- Book: The Children of Men
- Author: PD James
- Pages: 241
I picked up The Children of Men by PD James because the film was so impactful. It left me wanting more, so naturally I decided to read the book and see what changes were made. To my surprise, everything was changed. The only thing both versions share is the premise and the names of the characters. Other than that they are completely different stories. However, this is not a complaint. I found it quite satisfying to be experiencing a different plot because I would not get upset at any changes that seemed like poor decisions. The entire plot was changed, which gave me a new experience with the same interesting premise that I enjoyed so much.
The Children of Men‘s premise is that humans have lost the ability to reproduce 30 years prior to the current setting. Our protagonist, Theo Faron, is a professor of history at Oxford and finds himself in the company of five rebels to the government. In this dystopian society, the government has overstepped their boundary of control in an effort to be the first country to solve the repopulation problem. SPOILERS AHEAD, BE WARNED: This small group of rebels are weak, but have something of priceless value: the first known pregnancy in years. Having to run from the law they wish to give the child a private birth before it is used for political power.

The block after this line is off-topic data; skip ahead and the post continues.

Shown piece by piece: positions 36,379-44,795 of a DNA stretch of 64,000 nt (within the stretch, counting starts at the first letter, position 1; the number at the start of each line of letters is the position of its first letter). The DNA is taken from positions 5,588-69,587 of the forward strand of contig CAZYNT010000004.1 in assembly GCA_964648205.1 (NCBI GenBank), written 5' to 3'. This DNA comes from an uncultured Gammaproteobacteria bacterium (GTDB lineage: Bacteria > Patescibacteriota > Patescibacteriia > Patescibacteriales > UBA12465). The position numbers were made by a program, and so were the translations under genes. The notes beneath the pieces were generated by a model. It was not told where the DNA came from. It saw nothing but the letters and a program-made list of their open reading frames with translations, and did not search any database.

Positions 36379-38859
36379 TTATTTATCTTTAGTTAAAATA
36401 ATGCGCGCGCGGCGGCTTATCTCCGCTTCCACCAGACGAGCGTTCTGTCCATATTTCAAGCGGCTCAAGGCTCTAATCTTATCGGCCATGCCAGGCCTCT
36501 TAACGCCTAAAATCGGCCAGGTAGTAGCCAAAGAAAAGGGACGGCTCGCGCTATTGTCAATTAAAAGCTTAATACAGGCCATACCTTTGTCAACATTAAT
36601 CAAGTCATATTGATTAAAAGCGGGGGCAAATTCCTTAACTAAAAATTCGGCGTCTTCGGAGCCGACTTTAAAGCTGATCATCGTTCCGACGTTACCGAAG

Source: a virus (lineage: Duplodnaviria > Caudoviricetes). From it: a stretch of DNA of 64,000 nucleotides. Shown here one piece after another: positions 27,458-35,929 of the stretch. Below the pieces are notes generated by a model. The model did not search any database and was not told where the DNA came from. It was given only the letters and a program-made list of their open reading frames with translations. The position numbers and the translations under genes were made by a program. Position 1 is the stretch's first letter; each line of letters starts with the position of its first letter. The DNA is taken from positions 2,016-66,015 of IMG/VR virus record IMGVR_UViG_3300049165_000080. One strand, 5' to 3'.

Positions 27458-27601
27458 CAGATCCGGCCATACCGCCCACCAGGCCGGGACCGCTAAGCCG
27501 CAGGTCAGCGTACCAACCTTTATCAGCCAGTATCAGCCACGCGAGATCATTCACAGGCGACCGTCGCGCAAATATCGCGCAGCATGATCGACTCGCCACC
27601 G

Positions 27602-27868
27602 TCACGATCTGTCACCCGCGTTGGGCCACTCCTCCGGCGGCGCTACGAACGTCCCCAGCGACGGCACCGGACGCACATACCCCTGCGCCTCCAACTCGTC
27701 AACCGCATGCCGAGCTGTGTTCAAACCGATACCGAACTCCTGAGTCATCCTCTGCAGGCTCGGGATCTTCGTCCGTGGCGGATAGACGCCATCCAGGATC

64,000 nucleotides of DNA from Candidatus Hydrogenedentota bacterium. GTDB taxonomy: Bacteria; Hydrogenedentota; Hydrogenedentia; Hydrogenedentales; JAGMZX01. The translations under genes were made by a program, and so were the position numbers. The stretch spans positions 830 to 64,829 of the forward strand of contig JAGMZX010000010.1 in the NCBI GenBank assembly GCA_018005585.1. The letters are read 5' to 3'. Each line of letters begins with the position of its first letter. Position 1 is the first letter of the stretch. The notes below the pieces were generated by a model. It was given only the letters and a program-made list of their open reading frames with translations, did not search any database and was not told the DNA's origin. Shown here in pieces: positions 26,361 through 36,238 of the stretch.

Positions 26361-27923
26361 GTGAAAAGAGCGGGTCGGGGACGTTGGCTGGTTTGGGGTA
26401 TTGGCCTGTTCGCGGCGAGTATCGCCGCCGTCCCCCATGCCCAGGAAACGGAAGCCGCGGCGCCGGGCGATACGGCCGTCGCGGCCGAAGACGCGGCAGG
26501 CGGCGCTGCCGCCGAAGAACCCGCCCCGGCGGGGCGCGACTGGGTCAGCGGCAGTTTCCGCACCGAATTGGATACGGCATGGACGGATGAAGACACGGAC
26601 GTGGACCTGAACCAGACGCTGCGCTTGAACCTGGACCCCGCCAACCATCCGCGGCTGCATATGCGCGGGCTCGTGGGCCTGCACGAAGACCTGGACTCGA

The biggest aspect about the book that I find to be better than the film is Theo’s character. Naturally, there is a lot more room for character development with a book. Especially when the protagonist keeps a diary, which allows the reader to know their thoughts despite the third person narration. One quote I particularly like from Theo’s diary shows his character very well:
“Now, for the rest of our lives, we’re going to be spared the intrusive barbarism, of the young, their noise, their pounding, repetitive, computer-produced so-called music, their violence, their egotism disguised as idealism. My God, we might even succeed in getting rid of Christmas, that annual celebration of parental guilt and juvenile greed.” (James 45)
The Children of Men is a book that I would recommend to anyone. It is more than a dystopian novel. There is a lot to think about in terms of mortality and how valuable the young are to society (even with the violence and conflict young people bring). However, as with any book there are many ways to interpret the book. So I think it should be read with an open mind. The goodreads reviews are positive as well if you needed any more a reason to read it, which you shouldn’t because you just read this review and it should have peaked your interest! So go out and read The Children of Men before the real repopulation-free world comes.
Word Count: 480